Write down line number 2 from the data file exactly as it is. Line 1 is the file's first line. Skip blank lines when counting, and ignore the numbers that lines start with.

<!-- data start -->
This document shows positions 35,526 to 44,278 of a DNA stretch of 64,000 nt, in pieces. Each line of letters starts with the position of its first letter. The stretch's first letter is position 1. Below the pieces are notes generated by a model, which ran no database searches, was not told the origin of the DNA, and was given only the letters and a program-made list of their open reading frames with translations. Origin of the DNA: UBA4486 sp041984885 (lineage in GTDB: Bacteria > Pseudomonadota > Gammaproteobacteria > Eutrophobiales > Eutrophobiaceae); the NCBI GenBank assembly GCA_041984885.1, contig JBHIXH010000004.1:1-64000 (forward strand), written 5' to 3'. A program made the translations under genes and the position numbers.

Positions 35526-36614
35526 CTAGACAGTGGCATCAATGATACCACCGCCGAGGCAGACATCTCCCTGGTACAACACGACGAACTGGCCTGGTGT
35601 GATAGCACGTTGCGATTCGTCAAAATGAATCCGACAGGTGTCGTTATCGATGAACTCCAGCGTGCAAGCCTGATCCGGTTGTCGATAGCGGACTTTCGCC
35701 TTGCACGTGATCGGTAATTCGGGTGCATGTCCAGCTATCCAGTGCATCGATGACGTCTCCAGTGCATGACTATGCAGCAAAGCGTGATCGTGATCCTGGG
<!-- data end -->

Positions 35526-36614